Injection and adhesion palatoplasty: a preliminary study in a canine model

Published:March 25, 2013DOI:



      Raising mucoperiosteal flaps in traditional palatoplasty impairs mid-facial growth. Hyaluronic acid-based hydrogels have been successfully tested for minimally invasive craniofacial bone generation in vivo as carriers of bone morphogenetic protein-2 (BMP-2). We aimed to develop a novel flapless technique for cleft palate repair by injecting a BMP-2 containing hydrogel.

      Material and methods

      Dog pups with congenital cleft palate were either non-treated (n=4) or treated with two-flap palatoplasty (n=6) or with the proposed injection/adhesion technique (n=5). The experimental approach was to inject a hyaluronic acid-based hydrogel containing hydroxyapatite and BMP-2 subperiosteally at the cleft palate margins of pups aged six weeks. At week ten, a thin strip of the medial edge mucosa was removed and the margins were closed directly. Occlusal photographs and computed tomography (CT) scans were obtained up to week 20.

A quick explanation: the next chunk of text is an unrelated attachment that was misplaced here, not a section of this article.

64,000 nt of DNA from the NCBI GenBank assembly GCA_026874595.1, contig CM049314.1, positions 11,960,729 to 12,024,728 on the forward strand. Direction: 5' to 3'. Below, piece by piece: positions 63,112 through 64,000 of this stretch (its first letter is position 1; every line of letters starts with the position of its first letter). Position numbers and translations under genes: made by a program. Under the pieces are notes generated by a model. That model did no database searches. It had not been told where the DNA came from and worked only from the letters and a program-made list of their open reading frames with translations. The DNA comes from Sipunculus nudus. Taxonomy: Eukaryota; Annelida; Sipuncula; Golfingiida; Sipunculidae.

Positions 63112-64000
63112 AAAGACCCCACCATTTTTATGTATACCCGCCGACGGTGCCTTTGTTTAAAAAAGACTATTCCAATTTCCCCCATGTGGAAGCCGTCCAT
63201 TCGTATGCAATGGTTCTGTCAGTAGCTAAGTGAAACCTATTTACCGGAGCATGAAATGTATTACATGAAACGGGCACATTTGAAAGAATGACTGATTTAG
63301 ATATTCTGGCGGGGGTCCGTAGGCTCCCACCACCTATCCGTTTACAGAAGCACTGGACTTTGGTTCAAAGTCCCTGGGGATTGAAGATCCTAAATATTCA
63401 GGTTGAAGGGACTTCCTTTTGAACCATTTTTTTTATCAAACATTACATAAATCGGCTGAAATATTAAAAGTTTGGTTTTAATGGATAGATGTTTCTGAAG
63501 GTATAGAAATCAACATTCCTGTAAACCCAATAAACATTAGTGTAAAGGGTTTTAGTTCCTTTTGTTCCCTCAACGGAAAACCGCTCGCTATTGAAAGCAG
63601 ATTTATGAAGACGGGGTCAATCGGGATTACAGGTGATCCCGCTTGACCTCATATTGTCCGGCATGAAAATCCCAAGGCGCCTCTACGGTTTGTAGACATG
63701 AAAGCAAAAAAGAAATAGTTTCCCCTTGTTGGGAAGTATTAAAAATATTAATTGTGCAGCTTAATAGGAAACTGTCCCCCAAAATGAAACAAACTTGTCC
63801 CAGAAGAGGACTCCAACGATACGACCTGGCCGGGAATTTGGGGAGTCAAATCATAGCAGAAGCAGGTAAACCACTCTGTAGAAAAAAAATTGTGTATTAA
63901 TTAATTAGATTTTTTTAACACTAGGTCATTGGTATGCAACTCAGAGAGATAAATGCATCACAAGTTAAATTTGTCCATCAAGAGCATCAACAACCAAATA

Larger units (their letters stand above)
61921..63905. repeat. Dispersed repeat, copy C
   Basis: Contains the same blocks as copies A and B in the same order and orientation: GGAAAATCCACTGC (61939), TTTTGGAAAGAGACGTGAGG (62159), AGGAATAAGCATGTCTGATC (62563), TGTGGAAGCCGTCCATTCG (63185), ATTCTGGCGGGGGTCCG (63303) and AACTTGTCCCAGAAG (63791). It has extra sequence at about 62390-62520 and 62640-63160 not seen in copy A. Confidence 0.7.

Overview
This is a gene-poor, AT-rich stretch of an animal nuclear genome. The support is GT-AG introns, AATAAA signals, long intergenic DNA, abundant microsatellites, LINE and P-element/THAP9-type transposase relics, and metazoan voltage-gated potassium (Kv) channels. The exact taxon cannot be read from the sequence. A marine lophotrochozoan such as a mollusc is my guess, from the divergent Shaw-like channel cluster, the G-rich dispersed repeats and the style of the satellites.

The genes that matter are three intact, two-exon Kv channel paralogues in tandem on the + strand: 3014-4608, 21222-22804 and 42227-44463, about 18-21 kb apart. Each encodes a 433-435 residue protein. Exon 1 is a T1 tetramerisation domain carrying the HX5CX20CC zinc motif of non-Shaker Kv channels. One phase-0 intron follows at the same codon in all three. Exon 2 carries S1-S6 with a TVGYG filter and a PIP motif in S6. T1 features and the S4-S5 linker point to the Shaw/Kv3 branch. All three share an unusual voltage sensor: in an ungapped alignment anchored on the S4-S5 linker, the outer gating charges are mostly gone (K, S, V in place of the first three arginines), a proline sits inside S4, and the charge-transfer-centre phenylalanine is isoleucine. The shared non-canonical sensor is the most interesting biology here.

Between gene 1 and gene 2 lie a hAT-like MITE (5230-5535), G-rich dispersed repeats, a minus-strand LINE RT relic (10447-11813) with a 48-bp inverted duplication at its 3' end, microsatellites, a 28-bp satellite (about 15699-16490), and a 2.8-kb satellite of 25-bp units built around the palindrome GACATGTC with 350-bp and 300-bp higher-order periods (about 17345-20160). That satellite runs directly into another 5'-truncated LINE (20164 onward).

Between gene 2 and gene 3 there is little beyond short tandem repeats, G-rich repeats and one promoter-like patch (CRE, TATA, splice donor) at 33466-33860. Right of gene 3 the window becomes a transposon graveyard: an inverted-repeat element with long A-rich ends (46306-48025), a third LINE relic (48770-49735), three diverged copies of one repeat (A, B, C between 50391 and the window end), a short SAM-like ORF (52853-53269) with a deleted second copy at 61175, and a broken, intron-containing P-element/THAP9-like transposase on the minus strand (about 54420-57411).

Four weeks after the gel injection the cleft palate margins had reached the midline and engineered bone had enlarged the palatal bones. Removal of the medial edge mucosa and suturing allowed complete closure of the cleft. Compared to traditional palatoplasty, the injection/adhesion technique was easier, and the post-surgical recovery was faster. CT on week 20 revealed some overlapping or “bending” of palatal shelves in the two-flap repair group, which was not observed in the experimental nor control groups.


      A minimally invasive technique for cleft palate repair upon injectable scaffolds in a dog model of congenital cleft palate is feasible. Results suggest better growth of palatal bones. This represents an attractive clinical alternative to traditional palatoplasty for cleft palate patients.


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